Members Say GAO Needs Larger COLAs

Posted February 4, 2008 at 6:48pm

Government Accountability Office officials want to give employees a 3 percent raise this year, but several high-profile Democrats think it should be more.

Thirteen lawmakers, including House Majority Leader Steny Hoyer (D-Md.) and Rep. Dennis Kucinich (D-Ohio), sent GAO chief David Walker a letter asking him to increase the annual cost-of-living raise to 4.49 percent — the same as executive branch employees in the Washington-Baltimore region.

The letter appears to be the latest development in a long-running disagreement over the GAO’s market-based pay structure. Walker implemented the system in 2004, dividing employees into different “bands” that helped determine their salaries. He also denied hundreds of GAO employees their annual cost-of-living increases after a study he commissioned found that those employees were being paid above market levels.

Employees’ salaries, however, should still keep up with year-to-year inflation, argues Rep. Danny Davis (D-Ill.), chairman of the Oversight and Government Reform Subcommittee on Federal Workforce, Postal Service and the District of Columbia.

“I assume that Mr. Walker’s decisions are based upon efforts to rectify some of [the pay disparity],” said Davis, who initiated and signed the letter. “Of course, it’s our position that it’s a very simple decision and that is, if they are employees and work and perform at the acceptable level then of course they should receive the full cost-of-living increase.”

Most of the Democrats on Davis’ subcommittee signed the letter, as well as several Members who represent constituents in the D.C. area. In the letter, they argue that the agency might turn prospective employees away by not keeping up with the rest of the government.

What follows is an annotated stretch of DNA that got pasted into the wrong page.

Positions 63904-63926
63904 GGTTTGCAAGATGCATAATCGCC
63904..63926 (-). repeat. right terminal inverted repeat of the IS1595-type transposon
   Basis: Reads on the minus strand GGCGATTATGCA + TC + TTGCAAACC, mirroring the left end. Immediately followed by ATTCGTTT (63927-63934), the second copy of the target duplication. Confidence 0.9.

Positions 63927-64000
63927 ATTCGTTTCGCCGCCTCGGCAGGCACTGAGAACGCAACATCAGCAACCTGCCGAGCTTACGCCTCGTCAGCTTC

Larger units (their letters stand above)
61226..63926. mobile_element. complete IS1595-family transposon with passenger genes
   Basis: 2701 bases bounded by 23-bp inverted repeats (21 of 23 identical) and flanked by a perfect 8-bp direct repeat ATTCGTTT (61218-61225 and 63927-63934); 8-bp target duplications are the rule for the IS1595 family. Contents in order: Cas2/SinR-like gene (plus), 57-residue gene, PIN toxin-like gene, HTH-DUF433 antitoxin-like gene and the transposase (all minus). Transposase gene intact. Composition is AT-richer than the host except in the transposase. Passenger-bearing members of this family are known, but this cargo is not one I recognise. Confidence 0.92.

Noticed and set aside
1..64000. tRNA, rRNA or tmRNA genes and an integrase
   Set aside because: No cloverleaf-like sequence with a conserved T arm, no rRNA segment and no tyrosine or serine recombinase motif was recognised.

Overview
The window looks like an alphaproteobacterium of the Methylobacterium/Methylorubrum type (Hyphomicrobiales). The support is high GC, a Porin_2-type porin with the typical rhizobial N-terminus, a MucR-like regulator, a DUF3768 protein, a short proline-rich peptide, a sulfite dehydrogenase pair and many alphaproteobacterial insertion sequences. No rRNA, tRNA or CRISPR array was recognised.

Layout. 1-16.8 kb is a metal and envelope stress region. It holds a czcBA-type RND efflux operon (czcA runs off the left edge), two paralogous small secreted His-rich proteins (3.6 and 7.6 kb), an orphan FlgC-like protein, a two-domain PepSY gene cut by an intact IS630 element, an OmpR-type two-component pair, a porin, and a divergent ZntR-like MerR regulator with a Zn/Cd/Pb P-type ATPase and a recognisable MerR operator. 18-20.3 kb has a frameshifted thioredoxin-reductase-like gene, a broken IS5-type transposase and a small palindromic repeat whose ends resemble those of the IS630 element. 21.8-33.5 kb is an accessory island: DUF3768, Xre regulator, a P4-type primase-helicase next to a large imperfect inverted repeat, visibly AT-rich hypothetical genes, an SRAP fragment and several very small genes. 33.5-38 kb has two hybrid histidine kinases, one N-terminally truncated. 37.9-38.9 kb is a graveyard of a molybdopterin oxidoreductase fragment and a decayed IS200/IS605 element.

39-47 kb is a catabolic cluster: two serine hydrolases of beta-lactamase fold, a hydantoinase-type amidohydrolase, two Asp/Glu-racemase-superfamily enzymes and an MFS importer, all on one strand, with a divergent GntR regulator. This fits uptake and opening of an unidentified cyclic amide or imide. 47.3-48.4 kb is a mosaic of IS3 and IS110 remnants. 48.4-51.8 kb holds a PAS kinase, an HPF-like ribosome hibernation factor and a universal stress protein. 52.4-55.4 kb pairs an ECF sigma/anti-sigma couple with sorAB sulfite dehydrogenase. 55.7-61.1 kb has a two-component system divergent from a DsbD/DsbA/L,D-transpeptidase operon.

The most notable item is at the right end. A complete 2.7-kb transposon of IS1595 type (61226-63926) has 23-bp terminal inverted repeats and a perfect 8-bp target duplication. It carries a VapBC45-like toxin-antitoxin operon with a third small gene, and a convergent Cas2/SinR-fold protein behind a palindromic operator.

“If GAO continues its practices of not matching GAO employees’ pay with what all other federal employees receive,” it says, “it will surely send the message to the most talented job seekers that they will do better at other federal agencies compared to working at GAO.”

Walker will respond to the letter later this week and won’t publicly comment on it until then, said GAO spokeswoman Susan Becker. However, a similar letter was sent to Walker by several of the same Members in 2006, asking Walker to explain why, at the time, he denied some employees cost-of-living increases.

In his response, Walker said he would not grant such increases automatically to any employee paid above market value.

“Doing so would be an imprudent and an inappropriate use of taxpayer funds, especially in light of the increasing budgetary constraints being placed on GAO and many other federal agencies,” he wrote at the time.

Davis said he was confident the subcommittee and Walker could work out an agreement on the pay dispute once they sat down to discuss it.

Meanwhile, GAO’s new union has been negotiating with the agency on the same issues. Employees were motivated to unionize after Walker restructured the pay system, and GAO analysts have said that a priority is to ensure cost-of-living increases.